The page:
During Friday's episode, Inaba, 51, said she felt partly responsible for being molested and would dress more like a "tomboy" to avoid catching the attention of boys and men.
"When I was a child I was molested and I thought that it was because I was attractive," Inaba explained.
"You get a lot of attention when you’re young and you’re a cute little girl and people come up to you — men included, boys included — and sometimes the advances are unwanted."
Inaba's solution was to dress more like a tomboy. She said she would take a look in the mirror and "be like, 'I like this' and then I would do something to make it uglier, on purpose."
"‘Oh it looks too pulled together, this outfit, I better wear flip flops with this dress’ or something to make it feel less pulled together," she recalled. "I’ve always done that."
Last year, when Inaba was still a guest host on The Talk, she opened up about being molested as a child when discussing the Whitney Houston documentary Whitney. The film claims Houston was sexually abused by her cousin, the late singer Dee Dee Warwick, when she was a child. Inaba told the audience she could relate to what Houston went through.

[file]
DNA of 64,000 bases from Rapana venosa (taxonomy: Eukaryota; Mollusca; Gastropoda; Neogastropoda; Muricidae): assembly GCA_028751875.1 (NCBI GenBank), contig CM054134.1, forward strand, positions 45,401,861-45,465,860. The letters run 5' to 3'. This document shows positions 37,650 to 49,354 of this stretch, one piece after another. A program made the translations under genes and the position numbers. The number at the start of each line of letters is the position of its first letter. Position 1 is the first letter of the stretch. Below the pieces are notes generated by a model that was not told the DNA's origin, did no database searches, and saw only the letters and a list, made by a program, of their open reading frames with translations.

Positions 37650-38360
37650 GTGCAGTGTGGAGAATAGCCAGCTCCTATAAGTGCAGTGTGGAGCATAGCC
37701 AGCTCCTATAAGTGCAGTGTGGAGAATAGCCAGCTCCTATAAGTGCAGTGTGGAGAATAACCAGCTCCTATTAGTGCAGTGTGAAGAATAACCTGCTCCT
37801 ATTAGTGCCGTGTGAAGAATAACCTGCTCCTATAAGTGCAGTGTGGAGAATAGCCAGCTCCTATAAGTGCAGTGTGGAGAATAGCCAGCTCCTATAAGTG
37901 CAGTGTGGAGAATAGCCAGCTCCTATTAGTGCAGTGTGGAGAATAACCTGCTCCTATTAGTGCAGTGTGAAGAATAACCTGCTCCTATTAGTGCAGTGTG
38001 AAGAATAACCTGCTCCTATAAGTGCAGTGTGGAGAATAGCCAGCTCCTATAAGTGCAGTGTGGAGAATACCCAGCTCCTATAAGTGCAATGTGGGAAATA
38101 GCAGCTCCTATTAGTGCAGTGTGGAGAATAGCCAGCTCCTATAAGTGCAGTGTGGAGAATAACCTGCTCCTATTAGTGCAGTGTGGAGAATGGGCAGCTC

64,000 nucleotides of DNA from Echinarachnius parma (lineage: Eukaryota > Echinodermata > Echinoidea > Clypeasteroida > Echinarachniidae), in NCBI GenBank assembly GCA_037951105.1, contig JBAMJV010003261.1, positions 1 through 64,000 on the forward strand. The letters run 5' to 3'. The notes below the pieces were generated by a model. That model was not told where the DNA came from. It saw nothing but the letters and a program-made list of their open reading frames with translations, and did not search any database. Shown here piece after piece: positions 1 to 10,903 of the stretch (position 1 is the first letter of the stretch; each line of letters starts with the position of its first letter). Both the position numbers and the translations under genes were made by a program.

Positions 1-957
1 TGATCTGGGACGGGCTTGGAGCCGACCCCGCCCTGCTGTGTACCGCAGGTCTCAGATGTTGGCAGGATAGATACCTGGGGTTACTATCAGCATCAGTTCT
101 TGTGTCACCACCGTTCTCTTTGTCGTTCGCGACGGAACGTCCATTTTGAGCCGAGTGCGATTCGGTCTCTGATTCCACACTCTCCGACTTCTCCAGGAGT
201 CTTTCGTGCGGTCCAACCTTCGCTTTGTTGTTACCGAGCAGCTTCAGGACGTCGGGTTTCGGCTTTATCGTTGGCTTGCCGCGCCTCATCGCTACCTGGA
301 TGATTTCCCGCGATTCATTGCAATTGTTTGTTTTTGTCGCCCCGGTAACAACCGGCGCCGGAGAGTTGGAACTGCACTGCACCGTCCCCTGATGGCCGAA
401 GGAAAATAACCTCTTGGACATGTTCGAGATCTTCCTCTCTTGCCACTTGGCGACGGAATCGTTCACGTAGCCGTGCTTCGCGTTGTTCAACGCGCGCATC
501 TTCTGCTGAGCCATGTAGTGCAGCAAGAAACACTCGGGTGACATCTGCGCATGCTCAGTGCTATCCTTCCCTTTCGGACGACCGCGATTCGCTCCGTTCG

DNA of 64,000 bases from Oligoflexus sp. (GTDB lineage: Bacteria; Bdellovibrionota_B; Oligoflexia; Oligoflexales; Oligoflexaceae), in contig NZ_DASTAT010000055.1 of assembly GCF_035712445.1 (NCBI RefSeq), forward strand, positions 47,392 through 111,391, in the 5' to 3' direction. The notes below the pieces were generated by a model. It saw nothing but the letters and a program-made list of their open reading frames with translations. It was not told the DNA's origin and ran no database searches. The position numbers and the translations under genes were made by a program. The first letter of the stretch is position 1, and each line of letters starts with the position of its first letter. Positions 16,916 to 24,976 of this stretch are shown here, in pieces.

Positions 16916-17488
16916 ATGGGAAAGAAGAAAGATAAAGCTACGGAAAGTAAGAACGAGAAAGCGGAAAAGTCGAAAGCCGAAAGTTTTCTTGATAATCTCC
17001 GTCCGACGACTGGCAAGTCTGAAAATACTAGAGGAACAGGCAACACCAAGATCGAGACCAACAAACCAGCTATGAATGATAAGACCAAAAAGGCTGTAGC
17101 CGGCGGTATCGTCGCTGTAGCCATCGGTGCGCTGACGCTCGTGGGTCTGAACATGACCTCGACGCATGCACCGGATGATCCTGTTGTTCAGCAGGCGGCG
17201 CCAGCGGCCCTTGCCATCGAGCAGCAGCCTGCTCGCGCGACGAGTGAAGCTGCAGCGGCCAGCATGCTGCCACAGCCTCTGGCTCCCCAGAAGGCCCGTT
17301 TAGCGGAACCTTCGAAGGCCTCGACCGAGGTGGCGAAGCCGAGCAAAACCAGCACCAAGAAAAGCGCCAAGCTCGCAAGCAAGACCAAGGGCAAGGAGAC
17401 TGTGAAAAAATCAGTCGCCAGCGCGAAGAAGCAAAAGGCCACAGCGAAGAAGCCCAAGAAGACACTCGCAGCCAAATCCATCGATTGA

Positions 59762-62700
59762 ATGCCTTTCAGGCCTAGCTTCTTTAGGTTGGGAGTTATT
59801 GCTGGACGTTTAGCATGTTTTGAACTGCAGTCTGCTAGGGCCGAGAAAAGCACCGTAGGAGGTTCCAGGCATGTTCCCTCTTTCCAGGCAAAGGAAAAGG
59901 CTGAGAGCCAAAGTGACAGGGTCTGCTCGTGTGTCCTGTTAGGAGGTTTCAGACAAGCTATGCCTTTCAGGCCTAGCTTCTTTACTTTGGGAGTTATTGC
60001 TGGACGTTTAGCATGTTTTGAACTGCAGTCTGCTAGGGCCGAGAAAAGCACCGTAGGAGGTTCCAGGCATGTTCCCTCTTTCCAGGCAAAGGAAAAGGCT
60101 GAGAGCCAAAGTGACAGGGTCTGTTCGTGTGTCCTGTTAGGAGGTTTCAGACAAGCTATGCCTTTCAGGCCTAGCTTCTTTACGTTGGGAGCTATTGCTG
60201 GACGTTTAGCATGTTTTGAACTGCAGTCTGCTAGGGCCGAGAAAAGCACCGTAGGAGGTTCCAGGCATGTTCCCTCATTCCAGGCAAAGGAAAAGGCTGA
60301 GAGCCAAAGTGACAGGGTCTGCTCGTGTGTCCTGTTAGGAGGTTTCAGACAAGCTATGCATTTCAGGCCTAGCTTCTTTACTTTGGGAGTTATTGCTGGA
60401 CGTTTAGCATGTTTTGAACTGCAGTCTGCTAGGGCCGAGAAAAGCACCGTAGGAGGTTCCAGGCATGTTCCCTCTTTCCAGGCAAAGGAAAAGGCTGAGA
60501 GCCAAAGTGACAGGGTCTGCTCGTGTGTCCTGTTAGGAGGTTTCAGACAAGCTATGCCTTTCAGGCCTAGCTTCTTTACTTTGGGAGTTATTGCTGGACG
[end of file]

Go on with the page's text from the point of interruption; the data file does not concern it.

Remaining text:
“It’s so sad that she was molested. Being molested is such a horrible thing and it does affect you. I think that the director’s right to notice that and try to figure it out," Inaba said at the time, reports PEOPLE.
"When you share that you’ve been molested, it’s usually to get some sort of closure for yourself or to make sure it doesn’t happen to other people, and I don’t think that that served any of those purposes in this case. I feel like it’s sensationalizing something and trying to get the most out of it for the documentary.”
She later said, through tears, “It’s true, I was molested as a kid and I feel exactly what you just said, there is a hole in me that I can never fill... So I get that."
In an October 2017 appearance on The Talk, Inaba said she was sexually assaulted by a martial arts trainer. In March 2019, she said her mother did not understand the abuse she suffered, and eventually had to forgive her. She said that made her feel "super alone."
"I think people can believe whatever they want to believe, whichever side you land on, that’s your choice,” Inaba said in March. “But for me, somebody who's been through it, you need them to recognize, you need someone to say, ‘Yes, I’m sorry it happened.’ You may or may not get it and if you don’t get it, you still have to learn how to forgive and move on for your own life.”
Photo credit: CBS